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Universal distracted driving laws

Health Factors: Community Safety
Decision Makers: Local Government State Government Federal Government
Evidence Rating: Expert Opinion
Population Reach: 50-99% of WI's population
Impact on Disparities: No impact on disparities likely

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Description

Universal distracted driving laws prohibit all drivers from texting or talking on a cell phone while driving. Universal laws restrict all drivers, while targeted laws restrict teenage or novice drivers (McCartt 2014). Laws may allow dialing, hands-free use, or talking while the car is stopped in traffic or at an intersection, and generally allow cell phone use during an emergency. Distracted driving occurs when drivers use cell phones or turn their attention to activities other than driving. Risk of crashes may increase when drivers reach for, dial, or answer a cellphone (IIHS-Distracted driving 2014). Researchers estimate that 660,000 drivers are using cell phones or other electronic devices at any given daytime moment (NHTSA-Distraction statistics). In a 2013 survey, a quarter of respondents reported sending a text or email while driving in the last month, and three quarters reported reading a text or email (IIHS-Distracted driving 2014). Young drivers are more likely to talk on cell phones than older drivers, and much more likely to text while driving (IIHS-Distracted driving 2014, NHTSA-Distraction statistics). 

Expected Beneficial Outcomes

Reduced distracted driving
Reduced crashes

Evidence of Effectiveness

Universal distracted driving laws are a suggested strategy to reduce cell phone use (GHSA-Distracted driving). Available evidence suggests that such laws can reduce cell phone use in some circumstances (McCartt 2014). While some studies indicate that universal distracted driving laws reduce crashes, others find they do not (McCartt 2014). Additional evidence is needed to confirm effects (McCartt 2014).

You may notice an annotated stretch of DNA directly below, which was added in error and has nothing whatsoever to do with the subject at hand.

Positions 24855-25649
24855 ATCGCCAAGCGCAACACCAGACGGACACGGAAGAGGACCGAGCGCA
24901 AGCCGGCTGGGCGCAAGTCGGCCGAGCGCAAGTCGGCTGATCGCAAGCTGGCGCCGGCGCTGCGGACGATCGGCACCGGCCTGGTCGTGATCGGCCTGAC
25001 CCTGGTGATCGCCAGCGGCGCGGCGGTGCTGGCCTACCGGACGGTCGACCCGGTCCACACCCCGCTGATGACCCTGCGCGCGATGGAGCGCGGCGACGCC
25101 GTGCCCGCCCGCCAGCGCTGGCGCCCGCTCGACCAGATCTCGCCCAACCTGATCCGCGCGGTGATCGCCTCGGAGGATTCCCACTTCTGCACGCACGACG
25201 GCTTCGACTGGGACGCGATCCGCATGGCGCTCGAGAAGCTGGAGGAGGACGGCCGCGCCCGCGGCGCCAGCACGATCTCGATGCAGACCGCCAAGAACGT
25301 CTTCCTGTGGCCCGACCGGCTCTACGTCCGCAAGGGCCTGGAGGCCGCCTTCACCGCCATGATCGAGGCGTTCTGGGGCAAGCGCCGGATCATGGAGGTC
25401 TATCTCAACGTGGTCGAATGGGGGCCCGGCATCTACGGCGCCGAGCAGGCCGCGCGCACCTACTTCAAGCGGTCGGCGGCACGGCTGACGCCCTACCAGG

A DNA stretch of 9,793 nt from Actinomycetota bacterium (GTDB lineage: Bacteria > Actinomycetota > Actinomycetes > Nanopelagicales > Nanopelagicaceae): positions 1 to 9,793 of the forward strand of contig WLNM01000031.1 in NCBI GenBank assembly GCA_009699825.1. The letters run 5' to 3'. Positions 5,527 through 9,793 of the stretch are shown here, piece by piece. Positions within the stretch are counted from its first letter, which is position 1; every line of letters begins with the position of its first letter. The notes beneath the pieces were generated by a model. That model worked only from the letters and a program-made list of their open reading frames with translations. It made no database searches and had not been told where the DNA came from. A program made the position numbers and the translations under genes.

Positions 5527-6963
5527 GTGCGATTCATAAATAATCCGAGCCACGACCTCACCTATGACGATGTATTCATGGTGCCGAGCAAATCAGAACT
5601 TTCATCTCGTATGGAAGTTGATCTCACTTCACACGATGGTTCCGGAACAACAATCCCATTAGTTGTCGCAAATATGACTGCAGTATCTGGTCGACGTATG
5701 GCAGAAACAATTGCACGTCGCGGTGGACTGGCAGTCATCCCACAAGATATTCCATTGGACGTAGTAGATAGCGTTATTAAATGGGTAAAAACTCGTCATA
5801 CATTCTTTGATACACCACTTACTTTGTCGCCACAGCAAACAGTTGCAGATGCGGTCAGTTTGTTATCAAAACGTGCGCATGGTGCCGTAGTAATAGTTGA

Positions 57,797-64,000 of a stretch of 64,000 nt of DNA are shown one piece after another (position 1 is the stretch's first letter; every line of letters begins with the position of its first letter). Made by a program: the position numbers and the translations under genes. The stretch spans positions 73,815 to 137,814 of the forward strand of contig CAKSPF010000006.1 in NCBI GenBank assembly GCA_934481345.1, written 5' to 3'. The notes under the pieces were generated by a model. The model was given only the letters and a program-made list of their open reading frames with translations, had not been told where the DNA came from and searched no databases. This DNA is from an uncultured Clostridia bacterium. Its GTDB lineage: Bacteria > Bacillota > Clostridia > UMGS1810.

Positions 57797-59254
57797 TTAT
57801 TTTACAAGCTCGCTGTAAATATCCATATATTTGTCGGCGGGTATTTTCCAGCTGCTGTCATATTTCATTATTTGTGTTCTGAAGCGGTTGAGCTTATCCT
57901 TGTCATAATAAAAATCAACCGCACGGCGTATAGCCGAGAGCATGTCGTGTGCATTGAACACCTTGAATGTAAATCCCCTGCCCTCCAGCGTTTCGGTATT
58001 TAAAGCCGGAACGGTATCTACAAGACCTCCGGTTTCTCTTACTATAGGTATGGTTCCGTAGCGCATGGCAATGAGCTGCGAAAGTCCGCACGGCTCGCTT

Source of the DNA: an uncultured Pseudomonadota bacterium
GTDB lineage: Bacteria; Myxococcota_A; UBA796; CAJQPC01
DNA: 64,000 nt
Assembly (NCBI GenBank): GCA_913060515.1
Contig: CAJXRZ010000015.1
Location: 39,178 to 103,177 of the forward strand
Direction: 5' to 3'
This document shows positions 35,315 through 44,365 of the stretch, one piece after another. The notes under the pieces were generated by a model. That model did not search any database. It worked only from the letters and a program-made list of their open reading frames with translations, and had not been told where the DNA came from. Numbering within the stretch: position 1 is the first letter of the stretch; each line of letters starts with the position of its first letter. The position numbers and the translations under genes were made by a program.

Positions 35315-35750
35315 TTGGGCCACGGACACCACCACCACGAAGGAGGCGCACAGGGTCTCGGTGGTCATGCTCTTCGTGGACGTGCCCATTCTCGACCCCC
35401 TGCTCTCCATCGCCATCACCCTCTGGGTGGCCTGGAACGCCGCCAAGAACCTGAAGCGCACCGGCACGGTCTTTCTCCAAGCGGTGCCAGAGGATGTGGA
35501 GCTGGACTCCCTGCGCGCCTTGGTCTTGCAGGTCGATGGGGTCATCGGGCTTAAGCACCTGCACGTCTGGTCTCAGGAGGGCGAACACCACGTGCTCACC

In some circumstances, highly visible enforcement campaigns can lead to greater reductions in cellphone use (NHTSA 2014) and increase awareness of the law (NHTSA 2014, NHTSA-Cosgrove 2010).  

Distracted driving laws aimed only at teenage cell phone use appear not to reduce teen’s use of cell phones. Additional study is needed to determine the effects of laws that prohibit texting but allow other cellphone use. Implementing age- or texting-targeted laws can be challenging if police officers have difficulty discerning driver age and behavior (McCartt 2014). 

Implementation

United States

As of May 2015, talking on a hand-held cell phone while driving is prohibited for all drivers in 13 states and Washington, DC, and for novice drivers in 30 states and Washington, DC (IIHS 2015). However, most allow drivers to dial cellphones (McCartt 2014). Handhelding texting is prohibited for all drivers in 43 states and Washington, DC, and for novice drivers in three additional states (LawAtlas-Distracted driving). 

Hartford, Connecticut, a city with a prohibition and enforcement campaign, spent about $220,000 on media and dedicated about 5200 officer hours to enhanced enforcement in 2010 and 2011. Their effort included four waves of enforcement coupled with targeted advertising. Hartford found flexibility in scheduling overtime shifts critical to program success (NHTSA-Chaudhary 2012).